The weakness from two weeks ago could have been chalked up as a fluke, or to a little profit taking after a very respectable rebound from August's low. But, with a second losing week in a row - with last week's 1.0% tumble being bigger than the previous setback - there's cause for concern.
There's not yet cause for panic, to be clear. The market is still finding more support than resistance, and the time of year that tends to be weak for the market is closer to its end than its beginning. Still, there are a couple of clues that suggest stocks need to go through a more substantial correction, particularly given the backdrop. Timing is everything right now.
We'll look at all the gory details below, as always. First though, let's run down last week's economic news and preview this week's announcements.
The beginning of last week ended September's update of the real estate picture, with a look at the FHFA Housing Price Index and the S&P Case Shiller Index, both for July ... before lower interest rates had a chance to kick in. That may be a big part of the reason the price increases have slowed to a crawl. Just bear in mind it wasn't until after July that things started to pick up on the purchase and permits front.
On that note, last month's sales of new homes did indeed perk up, from July's pace of 666,000 to 713,000 in August. That pop confirms an uptrend in buying interest remains in place. Also noteworthy is that existing home sales and inventory continued to move in a healthy direction. It suggests prices could have improved in August.
Finally, it was a big week for consumer sentiment. We heard the third and final measure for the Michigan Sentiment Index, and the one and only reading for the Conference Board's consumer confidence score. The Conference Board's reading fell a little, while Michigan's actually advanced a little bit last month. Both, however, have essentially stagnated. It's a clue that consumers are in limbo about what lies ahead.
Everything else is on the grid.
This week is a big one, ending with a look at September's jobs report; the pros are looking for a pretty healthy one again. But, first things first. On Tuesday we'll hear about September's ISM Manufacturing Index, and then on Thursday well get the ISM Services Index score. Economists are effectively looking for a repeat of August's readings. Broadly speaking though, each is drifting lower.
Also on Tuesday look for September's auto sales report. They've been flat since 2016, with continued growth in truck sales offsetting a continued deterioration in passenger sedan sales. Somehow though, the undertow looks and feels like it's trying to edge lower.
Finally, this week's biggie is Friday's jobs report for last month. Economists believe we added 150,000 new payrolls in September, up from the previous reading of 130,000. That shouldn't be enough to move the needle on the unemployment rate of 3.7%, but that rate may well be at an absolute low.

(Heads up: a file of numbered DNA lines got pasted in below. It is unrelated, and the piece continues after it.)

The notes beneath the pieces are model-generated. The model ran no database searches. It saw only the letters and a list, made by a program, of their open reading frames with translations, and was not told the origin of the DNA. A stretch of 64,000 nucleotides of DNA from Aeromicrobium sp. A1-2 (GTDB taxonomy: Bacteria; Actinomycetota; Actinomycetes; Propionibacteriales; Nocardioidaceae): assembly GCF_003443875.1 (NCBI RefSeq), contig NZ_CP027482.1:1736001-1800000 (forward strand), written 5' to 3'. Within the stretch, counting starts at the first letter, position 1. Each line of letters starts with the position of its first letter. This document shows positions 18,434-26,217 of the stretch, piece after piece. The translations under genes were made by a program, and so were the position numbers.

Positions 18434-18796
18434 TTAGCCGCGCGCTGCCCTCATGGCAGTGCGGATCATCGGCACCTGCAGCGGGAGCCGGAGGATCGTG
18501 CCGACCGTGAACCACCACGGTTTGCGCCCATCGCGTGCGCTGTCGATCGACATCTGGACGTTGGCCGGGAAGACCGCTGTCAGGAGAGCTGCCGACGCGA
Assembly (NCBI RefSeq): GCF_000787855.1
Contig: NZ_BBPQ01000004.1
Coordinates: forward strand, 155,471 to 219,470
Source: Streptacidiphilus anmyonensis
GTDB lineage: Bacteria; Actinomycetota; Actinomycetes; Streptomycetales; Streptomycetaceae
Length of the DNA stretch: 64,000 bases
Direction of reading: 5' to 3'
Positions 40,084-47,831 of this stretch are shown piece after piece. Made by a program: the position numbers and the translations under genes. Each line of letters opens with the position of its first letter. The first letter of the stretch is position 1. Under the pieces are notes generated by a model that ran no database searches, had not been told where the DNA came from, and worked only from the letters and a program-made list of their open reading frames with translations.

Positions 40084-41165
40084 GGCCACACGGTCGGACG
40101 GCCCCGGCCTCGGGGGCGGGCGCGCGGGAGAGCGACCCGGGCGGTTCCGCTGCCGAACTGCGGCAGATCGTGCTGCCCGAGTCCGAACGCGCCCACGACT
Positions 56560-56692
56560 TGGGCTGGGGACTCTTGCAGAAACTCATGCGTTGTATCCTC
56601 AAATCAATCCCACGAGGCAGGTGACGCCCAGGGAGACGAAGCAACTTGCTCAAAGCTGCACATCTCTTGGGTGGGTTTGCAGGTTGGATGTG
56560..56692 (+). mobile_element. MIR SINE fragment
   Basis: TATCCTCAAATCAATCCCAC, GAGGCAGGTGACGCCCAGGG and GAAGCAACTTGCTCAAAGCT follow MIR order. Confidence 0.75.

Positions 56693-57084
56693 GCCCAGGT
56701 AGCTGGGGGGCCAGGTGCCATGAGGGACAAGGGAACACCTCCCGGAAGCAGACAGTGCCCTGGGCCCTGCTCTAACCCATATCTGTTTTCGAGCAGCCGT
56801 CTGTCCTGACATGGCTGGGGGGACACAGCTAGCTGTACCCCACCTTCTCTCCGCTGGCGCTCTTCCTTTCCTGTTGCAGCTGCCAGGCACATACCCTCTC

Interestingly, the early September high for the S&P 500 didn't surpass the July high... the first time the index has failed to make a higher high in over a couple of years. It's not yet been followed by a lower low, but that's not to say it can't happen.
The most interesting aspect of last week's action, however, is where the selling finally stopped. The S&P 500 tested the 50-day moving average line (purple) action as a technical floor. But, it didn't break under it.
It could still do so. And, there are several indications that it probably will. Among them are the way the VIX is coming up and off of - well, near a - key low around 13.0. Also note that the VIX is struggling a bit to move above a ceiling around 18.00, which has proven itself to be a resistance area before. It's likely that the VIX will hurdle 18.0 and the S&P 500 will fall below its 50-day line right around the same time, if a breakdown is going to take shape.
The weekly chart, as usual, puts things in more perspective.
The problem for the bulls is (still) the calendar.
It's an idea we've presented before that merits an update now. That is, we're in the midst of a time of year that isn't especially kind to the market. Yes, September is usually a tough month, but recently, that trouble has tended to extend even through late October. And, we're already overextended more than we should be for this time of year.
The picture is even more concerning when looking at this time of year for the third year of a Presidential term... when investors on are edge and uncertain about the future as they start to see the field of candidates take shape.
The good news? The fourth year of a Presidential term is usually a good one. The bad news is, when it's not a good fourth year, it's a very, very bad fourth year.
The X-factor is of course the prospective cooling of the trade war with China. It may or may not actually bring any real relief to companies based on either side of the Pacific Ocean, but it will be perceived as a bullish backdrop. That may well be enough to push stocks higher, and out of their current funk.
At the other end of the spectrum, if for some reason the scheduled meeting between Trump and Xi Jinping for October doesn't actually yield any real change, that too could lead investors into a bearish mindset (merited or not).
Just keep an eye on where the S&P 500 is in relation to the 50-day moving average line, and where the VIX is in relation to the 18.0 level.